There’s a long line of tradition in cinema of anti-heroines – suppressed females seduced into the carnal chutzpah of ultra-violence – that precedes the arrival of Stoker, Korean maestro Chan-wook Park’s transition into the English-language filmmaking. Think about Bonnie and Clyde, Badlands, Natural Born Killers and Carrie – all exhibiting psychologically fractured female psyches waiting to unleash a hellish tirade of pitch-black nihilism. So anybody comparing Stoker to Alfred Hitchcock’s 1943 American suburban thriller Shadow of a Doubt is obviously being misled. Screenwriter Wentworth Miller (he of Prison Break fame) uses the classic Hitchcock premise in the dynamics of Stoker – handsome uncle arrives in town and along with him, a baggage of mystery and dread that arouse the suspicion of his niece. Both men are even called ‘Uncle Charlie’, but the similarities end there. What Stoker morphs into is something decidedly darker, a more disturbingly macabre, malevolent and erotically charged study of moral transgression featuring a central female protagonist whose burgeoning sexuality serves as a red hot button. It takes an amoral uncle to act as a trigger.
It’s no surprise Park chose a screenplay as this, which contains very much the cinematic elements that help define his name in the arthouse circuit – the savagery of Oldboy, the emotional acuity of Lady Vengeance and the sexual depravity of his vampire-flick Thirst – all present in Stoker. Such heady mix could have turned the entire show into high camp, but Park presents a supreme control of formality, allowing his dark arts to simmer underneath the gorgeously realised visuals and the tension to build up rather than boil over. It’s a masterclass in visual storytelling – with Park, along with his cinematographer Chung-hoon Chung, employing almost every technique in the book, with artfully staged shots that put many other director-cinematographer collaborations to shame. Watch Nicole Kidman’s hair dissolve into fields of grass. It’s a stunner.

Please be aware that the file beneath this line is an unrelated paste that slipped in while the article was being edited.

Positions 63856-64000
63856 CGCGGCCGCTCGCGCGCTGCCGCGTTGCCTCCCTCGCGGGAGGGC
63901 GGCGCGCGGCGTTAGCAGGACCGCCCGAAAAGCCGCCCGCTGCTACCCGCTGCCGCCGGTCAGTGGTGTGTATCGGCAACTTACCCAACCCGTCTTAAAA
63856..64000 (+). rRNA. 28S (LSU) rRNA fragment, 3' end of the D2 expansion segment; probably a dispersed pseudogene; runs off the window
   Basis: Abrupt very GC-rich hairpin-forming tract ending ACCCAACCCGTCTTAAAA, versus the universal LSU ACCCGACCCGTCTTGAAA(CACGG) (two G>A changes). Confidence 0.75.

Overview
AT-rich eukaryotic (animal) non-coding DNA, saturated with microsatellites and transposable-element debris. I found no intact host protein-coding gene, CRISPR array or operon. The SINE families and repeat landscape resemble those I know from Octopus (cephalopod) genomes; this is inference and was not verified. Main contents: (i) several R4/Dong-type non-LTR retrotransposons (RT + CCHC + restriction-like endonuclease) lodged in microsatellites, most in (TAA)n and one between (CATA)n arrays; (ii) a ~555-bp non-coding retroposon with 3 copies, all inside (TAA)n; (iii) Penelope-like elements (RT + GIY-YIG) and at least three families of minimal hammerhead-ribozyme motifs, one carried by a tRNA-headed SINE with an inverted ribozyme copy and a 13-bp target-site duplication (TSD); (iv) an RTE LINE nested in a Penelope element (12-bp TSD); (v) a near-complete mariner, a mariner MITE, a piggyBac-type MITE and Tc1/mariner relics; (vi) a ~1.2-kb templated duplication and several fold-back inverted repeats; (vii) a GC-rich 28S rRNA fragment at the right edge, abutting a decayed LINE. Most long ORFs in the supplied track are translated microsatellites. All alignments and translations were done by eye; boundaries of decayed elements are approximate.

And while the screen oozes with stylish sophistication, it’s down to a perfectly cast trio of damningly exquisite actors who ratchet up this tale of domestic/erotic tug-of-war. Matthew Goode channels an American Psycho-era Christian Bale, black malice and hints of psychopathic sadism lurking beneath those dashing charms, pristine trousers and dapper shirts. Nicole Kidman excels in a role that seems to be tailored to her frostiness, impeccable as the ice-cold bitch of a mother, who thaws throughout the film, pulling off a heart-wrenching character arc more akin to the sexually frustrated, fading Southern belle Blanche DuBois in A Streetcar Named Desire. It’s a role that could have easily been overblown, but Kidman subtly underplays it – the pain, longing and frustration cracking through her doll-like surface. But this is really Mia Wasikowska’s show, the Stoker family’s most fascinating character. Her India is loaded with chock-full of contradictions – innocent yet cunning beyond her years, virginal yet seething with lurid desires, loyal yet rebellious in nature – and Wasikowska keeps her ambiguous at every turn. It’s a stunningly precise performance, almost scarily studied and sinister in her authority of the character. There’s a standout sequence that will make your head spin; India plays a piano duet with her Uncle Charlie, with a chilling, operatic harmony (Philip Glass, natch) that escalates into India’s sexual rapture. There’s nary a word spoken, but it speaks volumes about India’s attraction to a twisted sort of reality lashed with crimson danger and sadistic violence, like a moth to a flame. Where uncles like Charlie would gleefully watch nieces like India burn.[separator type=”space”] DIRECTOR: Chan-wook Park | CAST: Mia Wasikowska, Nicole Kidman, Matthew Goode, Jacki Weaver | SCREENPLAY: Wentworth Miller | PRODUCER: Fox Searchlight/Indian Paintbrush | RUNNING-TIME: 98 mins | GENRE: Drama/Thriller | COUNTRY: USA